KCBS layoffs: Still no word on how many at the local O&O, but other CBS stations are taking huge hits: 30 staffers at WBZ Boston, 17 at WBBM Chicago and 14 at KPIX San Francisco. Among KPIX’s casualties was reporter Manny Ramos, who has been at the station for 28 years. "When I walked in, they told me it was going to be a bad day in the newsroom," he told the SF Chronicle. "Then they told me it was going to be a bad day for me, too."

Northrop launches counteroffensive: CEO Ronald Sugar is in Washington to defend winning that huge Air Force contract for refueling tankers. The L.A.-based aerospace company is running ads and executives have been on Capitol Hill to present their case on why Northrop and the parent company of Airbus were selected over Boeing. “We normally would not do something like this, frankly,” Sugar told reporters. “The only reason why we’ve chosen to speak up here is that ... we’ve seen so much misinformation … we thought it was important to set the record straight.” He obviously was referring to Boeing, which has filed a formal complaint about the Northrop selection. From The Hill:

The most noise is coming from the Washington state and Kansas delegations, which are strong supporters of Boeing, and the Alabama and Mississippi delegations, which are protecting Northrop’s win. Sugar warned that any congressional moves to reverse or block the award could bog down procurement of future weapons and slow foreign purchases of U.S. weapons. U.S. defense contractors sell six times as much to Europe as vice versa, he said.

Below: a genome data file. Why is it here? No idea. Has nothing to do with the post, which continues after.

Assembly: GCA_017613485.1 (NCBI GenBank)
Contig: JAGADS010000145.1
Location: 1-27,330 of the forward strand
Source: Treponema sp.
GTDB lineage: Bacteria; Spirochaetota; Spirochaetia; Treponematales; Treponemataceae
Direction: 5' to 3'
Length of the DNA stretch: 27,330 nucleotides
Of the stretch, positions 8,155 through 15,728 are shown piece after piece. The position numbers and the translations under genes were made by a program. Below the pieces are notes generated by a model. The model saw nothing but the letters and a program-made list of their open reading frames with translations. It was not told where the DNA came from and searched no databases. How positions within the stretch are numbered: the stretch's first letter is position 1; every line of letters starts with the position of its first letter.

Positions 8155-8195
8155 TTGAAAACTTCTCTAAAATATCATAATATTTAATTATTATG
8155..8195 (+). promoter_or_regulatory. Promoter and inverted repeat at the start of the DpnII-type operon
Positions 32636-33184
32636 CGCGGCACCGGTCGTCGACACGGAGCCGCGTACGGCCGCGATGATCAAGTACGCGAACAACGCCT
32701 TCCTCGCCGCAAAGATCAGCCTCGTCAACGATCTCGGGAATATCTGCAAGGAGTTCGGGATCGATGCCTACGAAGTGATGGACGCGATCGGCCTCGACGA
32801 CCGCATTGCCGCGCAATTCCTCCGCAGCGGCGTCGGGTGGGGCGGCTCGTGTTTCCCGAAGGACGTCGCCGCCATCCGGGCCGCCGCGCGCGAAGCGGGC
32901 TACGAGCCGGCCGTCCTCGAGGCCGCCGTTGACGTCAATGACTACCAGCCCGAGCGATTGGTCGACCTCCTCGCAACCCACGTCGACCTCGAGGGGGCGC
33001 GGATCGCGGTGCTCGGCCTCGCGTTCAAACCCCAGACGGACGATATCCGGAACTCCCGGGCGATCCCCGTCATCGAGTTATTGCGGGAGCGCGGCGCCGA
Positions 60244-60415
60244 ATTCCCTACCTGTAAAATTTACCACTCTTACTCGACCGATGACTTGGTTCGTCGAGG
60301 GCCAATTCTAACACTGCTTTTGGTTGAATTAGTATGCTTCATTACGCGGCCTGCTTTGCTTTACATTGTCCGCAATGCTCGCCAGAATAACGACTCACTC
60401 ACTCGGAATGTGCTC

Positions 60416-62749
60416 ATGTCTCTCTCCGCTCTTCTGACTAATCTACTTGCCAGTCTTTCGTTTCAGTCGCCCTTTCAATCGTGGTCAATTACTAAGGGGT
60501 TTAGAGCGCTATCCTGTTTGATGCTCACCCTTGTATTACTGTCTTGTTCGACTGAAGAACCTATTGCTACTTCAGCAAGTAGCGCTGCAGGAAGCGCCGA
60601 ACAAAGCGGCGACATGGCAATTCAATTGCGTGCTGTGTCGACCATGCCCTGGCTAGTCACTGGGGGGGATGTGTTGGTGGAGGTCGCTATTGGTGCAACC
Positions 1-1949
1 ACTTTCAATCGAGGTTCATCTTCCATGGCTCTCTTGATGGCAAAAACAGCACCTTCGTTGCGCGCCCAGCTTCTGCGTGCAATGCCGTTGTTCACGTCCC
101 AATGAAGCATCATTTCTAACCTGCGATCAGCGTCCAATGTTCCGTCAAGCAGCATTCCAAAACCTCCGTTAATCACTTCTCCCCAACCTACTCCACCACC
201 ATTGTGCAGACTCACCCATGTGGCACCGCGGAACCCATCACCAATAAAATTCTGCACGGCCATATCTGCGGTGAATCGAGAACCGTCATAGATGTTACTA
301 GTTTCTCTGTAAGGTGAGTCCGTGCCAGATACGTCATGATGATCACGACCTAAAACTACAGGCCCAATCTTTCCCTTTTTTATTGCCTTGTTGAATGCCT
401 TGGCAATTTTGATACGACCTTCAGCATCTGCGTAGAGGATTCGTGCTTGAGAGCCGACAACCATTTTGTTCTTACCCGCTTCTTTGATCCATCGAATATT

Little change in gas prices: The government's weekly survey show that the average price of regular in the L.A. area was $3.602, less than a penny higher than last week.

Lacter on radio: This morning's business chat with KPCC's Steve Julian covers the liquidity problems at Fremont General, a union organizing campaign for L.A. car washers, and the court battle over licensing fees for Marilyn Monroe's estate. Available online or podcast.

More by Mark Lacter:
American-US Air settlement with DOJ includes small tweak at LAX
Socal housing market going nowhere fast
Amazon keeps pushing for faster L.A. delivery
Another rugged quarter for Tribune Co. papers
How does Stanford compete with the big boys?
Those awful infographics that promise to explain and only distort
Best to low-ball today's employment report
Further fallout from airport shootings
Crazy opening for Twitter*
Should Twitter be valued at $18 billion?
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Mark Lacter
Mark Lacter created the LA Biz Observed blog in 2006. He posted until the day before his death on Nov. 13, 2013.
Mark Lacter, business writer and editor was 59
The multi-talented Mark Lacter